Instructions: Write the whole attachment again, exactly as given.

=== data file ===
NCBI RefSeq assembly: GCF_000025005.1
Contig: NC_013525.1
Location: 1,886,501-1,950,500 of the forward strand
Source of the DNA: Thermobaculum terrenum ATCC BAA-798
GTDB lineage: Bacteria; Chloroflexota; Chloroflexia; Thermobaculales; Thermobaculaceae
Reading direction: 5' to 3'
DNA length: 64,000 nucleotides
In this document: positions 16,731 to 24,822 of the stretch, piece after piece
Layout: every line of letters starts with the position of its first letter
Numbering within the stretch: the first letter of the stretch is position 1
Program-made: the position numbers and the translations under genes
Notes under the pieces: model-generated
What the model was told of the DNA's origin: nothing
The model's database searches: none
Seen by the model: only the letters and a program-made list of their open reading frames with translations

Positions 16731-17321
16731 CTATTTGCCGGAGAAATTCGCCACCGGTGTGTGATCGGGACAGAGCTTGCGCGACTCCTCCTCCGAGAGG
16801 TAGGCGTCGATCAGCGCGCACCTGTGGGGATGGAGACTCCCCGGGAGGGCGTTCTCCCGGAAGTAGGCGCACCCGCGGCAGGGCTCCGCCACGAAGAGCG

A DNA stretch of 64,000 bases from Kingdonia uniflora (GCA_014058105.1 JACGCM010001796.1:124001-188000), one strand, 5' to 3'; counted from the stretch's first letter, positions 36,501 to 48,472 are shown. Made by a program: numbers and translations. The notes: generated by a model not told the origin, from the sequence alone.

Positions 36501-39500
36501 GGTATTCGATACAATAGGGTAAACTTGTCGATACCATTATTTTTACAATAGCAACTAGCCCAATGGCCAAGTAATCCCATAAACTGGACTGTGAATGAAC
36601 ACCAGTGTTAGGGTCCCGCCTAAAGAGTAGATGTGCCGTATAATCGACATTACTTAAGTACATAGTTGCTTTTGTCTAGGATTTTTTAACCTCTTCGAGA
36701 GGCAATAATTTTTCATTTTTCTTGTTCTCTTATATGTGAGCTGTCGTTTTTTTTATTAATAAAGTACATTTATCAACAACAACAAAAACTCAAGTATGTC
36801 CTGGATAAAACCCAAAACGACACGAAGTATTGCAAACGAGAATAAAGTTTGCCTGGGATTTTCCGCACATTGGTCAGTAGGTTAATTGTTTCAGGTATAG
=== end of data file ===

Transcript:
NCBI RefSeq assembly: GCF_000025005.1
Contig: NC_013525.1
Location: 1,886,501-1,950,500 of the forward strand
Source of the DNA: Thermobaculum terrenum ATCC BAA-798
GTDB lineage: Bacteria; Chloroflexota; Chloroflexia; Thermobaculales; Thermobaculaceae
Reading direction: 5' to 3'
DNA length: 64,000 nucleotides
In this document: positions 16,731 to 24,822 of the stretch, piece after piece
Layout: every line of letters starts with the position of its first letter
Numbering within the stretch: the first letter of the stretch is position 1
Program-made: the position numbers and the translations under genes
Notes under the pieces: model-generated
What the model was told of the DNA's origin: nothing
The model's database searches: none
Seen by the model: only the letters and a program-made list of their open reading frames with translations

Positions 16731-17321
16731 CTATTTGCCGGAGAAATTCGCCACCGGTGTGTGATCGGGACAGAGCTTGCGCGACTCCTCCTCCGAGAGG
16801 TAGGCGTCGATCAGCGCGCACCTGTGGGGATGGAGACTCCCCGGGAGGGCGTTCTCCCGGAAGTAGGCGCACCCGCGGCAGGGCTCCGCCACGAAGAGCG

A DNA stretch of 64,000 bases from Kingdonia uniflora (GCA_014058105.1 JACGCM010001796.1:124001-188000), one strand, 5' to 3'; counted from the stretch's first letter, positions 36,501 to 48,472 are shown. Made by a program: numbers and translations. The notes: generated by a model not told the origin, from the sequence alone.

Positions 36501-39500
36501 GGTATTCGATACAATAGGGTAAACTTGTCGATACCATTATTTTTACAATAGCAACTAGCCCAATGGCCAAGTAATCCCATAAACTGGACTGTGAATGAAC
36601 ACCAGTGTTAGGGTCCCGCCTAAAGAGTAGATGTGCCGTATAATCGACATTACTTAAGTACATAGTTGCTTTTGTCTAGGATTTTTTAACCTCTTCGAGA
36701 GGCAATAATTTTTCATTTTTCTTGTTCTCTTATATGTGAGCTGTCGTTTTTTTTATTAATAAAGTACATTTATCAACAACAACAAAAACTCAAGTATGTC
36801 CTGGATAAAACCCAAAACGACACGAAGTATTGCAAACGAGAATAAAGTTTGCCTGGGATTTTCCGCACATTGGTCAGTAGGTTAATTGTTTCAGGTATAG